Sri Chinmoy once said, “Ours is a divine journey; therefore, this journey has neither a beginning nor an end… This journey has a goal, but it does not stop at any goal, for it has come to realise that today’s goal is only the starting point of tomorrow’s journey.” Whenever I am upset about something my mom always says to me, “Find something good about it; find something about it that you can take joy in.” Usually, this piece of advice only frustrates me more as I stew on what I think I deserve or how I believe I ought to be treated. I have often told her, “I don’t want you to tell me how I should be feeling. I just want you to listen to what I’m saying and agree with me.” More often than not, though, I find that when I am most frustrated that someone is not agreeing with my own thoughts or emotions, it is usually because they have advice worth heeding.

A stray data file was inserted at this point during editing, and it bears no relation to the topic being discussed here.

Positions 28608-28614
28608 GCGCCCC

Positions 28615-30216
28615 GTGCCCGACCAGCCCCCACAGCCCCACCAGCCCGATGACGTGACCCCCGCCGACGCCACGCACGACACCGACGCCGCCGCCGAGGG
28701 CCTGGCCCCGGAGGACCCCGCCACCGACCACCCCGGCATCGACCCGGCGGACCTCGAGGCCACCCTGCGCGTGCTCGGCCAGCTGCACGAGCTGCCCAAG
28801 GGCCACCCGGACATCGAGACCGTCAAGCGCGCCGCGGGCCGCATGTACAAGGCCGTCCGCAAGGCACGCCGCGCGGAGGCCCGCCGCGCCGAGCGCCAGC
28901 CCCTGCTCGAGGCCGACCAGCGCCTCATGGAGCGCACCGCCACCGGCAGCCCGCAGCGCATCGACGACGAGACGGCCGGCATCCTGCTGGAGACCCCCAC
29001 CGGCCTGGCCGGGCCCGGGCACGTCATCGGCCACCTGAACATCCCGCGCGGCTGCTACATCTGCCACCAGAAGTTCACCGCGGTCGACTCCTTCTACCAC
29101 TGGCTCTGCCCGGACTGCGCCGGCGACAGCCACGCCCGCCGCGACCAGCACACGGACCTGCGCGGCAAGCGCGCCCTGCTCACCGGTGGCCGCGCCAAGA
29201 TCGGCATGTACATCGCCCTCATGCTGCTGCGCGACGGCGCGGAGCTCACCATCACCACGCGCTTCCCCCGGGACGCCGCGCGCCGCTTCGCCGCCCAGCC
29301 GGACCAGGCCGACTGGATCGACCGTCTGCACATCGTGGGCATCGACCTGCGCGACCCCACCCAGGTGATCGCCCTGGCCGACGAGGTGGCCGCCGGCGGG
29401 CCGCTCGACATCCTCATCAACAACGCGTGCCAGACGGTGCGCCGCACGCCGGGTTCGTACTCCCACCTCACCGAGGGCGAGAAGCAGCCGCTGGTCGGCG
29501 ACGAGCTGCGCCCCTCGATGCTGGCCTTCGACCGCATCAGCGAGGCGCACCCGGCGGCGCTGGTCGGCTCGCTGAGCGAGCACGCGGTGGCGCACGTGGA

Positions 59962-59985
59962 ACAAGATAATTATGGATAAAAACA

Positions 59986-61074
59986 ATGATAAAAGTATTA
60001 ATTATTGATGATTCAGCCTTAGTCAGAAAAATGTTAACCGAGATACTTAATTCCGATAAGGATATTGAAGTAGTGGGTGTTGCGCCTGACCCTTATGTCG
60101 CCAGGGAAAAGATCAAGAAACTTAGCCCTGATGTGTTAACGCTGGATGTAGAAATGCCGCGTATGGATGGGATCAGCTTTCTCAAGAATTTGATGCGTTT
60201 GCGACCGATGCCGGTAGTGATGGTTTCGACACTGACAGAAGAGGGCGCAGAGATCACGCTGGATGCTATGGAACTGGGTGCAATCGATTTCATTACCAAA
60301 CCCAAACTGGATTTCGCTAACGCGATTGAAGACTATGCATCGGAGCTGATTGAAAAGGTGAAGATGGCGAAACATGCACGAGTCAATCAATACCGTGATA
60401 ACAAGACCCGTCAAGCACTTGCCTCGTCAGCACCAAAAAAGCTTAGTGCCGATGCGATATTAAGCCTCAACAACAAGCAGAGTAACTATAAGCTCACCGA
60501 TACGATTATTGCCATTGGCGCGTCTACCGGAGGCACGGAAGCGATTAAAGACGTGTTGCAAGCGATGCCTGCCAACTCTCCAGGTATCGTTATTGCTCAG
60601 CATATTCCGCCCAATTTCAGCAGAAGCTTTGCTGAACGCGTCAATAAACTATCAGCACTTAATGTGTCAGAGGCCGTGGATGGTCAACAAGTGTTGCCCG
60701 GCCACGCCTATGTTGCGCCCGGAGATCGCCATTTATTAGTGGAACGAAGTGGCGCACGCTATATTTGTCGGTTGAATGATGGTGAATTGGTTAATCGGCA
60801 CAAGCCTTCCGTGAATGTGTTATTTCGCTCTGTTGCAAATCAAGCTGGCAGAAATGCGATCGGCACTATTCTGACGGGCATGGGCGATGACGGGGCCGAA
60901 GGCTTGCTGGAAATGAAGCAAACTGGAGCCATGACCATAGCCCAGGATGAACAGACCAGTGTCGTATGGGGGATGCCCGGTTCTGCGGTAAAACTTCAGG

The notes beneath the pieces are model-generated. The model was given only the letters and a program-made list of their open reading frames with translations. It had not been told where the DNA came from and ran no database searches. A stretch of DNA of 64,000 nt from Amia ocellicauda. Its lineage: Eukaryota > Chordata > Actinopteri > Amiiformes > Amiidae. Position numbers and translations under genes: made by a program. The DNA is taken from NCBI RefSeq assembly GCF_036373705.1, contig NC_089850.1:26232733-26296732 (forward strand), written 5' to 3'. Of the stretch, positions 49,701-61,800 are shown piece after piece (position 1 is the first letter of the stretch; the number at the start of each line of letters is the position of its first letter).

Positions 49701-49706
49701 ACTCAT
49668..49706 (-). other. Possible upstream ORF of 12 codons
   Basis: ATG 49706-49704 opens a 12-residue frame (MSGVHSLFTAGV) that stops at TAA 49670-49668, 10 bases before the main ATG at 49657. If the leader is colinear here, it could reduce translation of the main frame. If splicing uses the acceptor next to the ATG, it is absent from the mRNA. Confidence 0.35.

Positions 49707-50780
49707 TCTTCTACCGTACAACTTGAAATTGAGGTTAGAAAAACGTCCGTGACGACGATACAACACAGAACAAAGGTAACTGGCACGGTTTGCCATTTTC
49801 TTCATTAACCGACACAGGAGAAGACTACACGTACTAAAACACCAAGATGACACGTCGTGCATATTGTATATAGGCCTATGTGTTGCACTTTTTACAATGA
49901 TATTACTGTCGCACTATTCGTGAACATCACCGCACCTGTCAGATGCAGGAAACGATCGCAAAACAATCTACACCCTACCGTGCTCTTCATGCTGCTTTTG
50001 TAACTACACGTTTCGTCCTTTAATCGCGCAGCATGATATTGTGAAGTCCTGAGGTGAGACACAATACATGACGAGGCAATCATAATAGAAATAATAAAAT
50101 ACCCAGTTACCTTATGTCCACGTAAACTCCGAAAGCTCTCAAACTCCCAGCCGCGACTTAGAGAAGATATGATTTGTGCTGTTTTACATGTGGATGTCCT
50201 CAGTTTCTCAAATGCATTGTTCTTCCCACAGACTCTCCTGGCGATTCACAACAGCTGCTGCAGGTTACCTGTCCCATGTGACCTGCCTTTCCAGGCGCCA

At the end of May, I will have been out of college for a full year. In these past nine months, I have experienced time both begrudgingly drag on and simultaneously speed up. At times, I feel like it was just yesterday where I confidently walked across my graduation stage, ready to take on the world with open arms. Since that moment, I feel like no time at all has passed, as I try to frantically plan out the course of my life. Other times, that moment feels like it had taken place centuries ago, as I impatiently wait for the pieces of my life to fall into place. This first year since graduating college has been filled with unparalleled, harsh, worthwhile, and redeeming lessons and realities. My circumstances have not always or not quite nearly aligned with my expectations. I failed, I got back up, I followed my heart, I created, I imagined, and I dreamed again. Throughout the lowest valleys, the points of disappointment, the heartbreak and, likely, the excitement, the joy, and the accomplishments, I have been learning over and over again to take my mom’s advice- I have been learning to let go.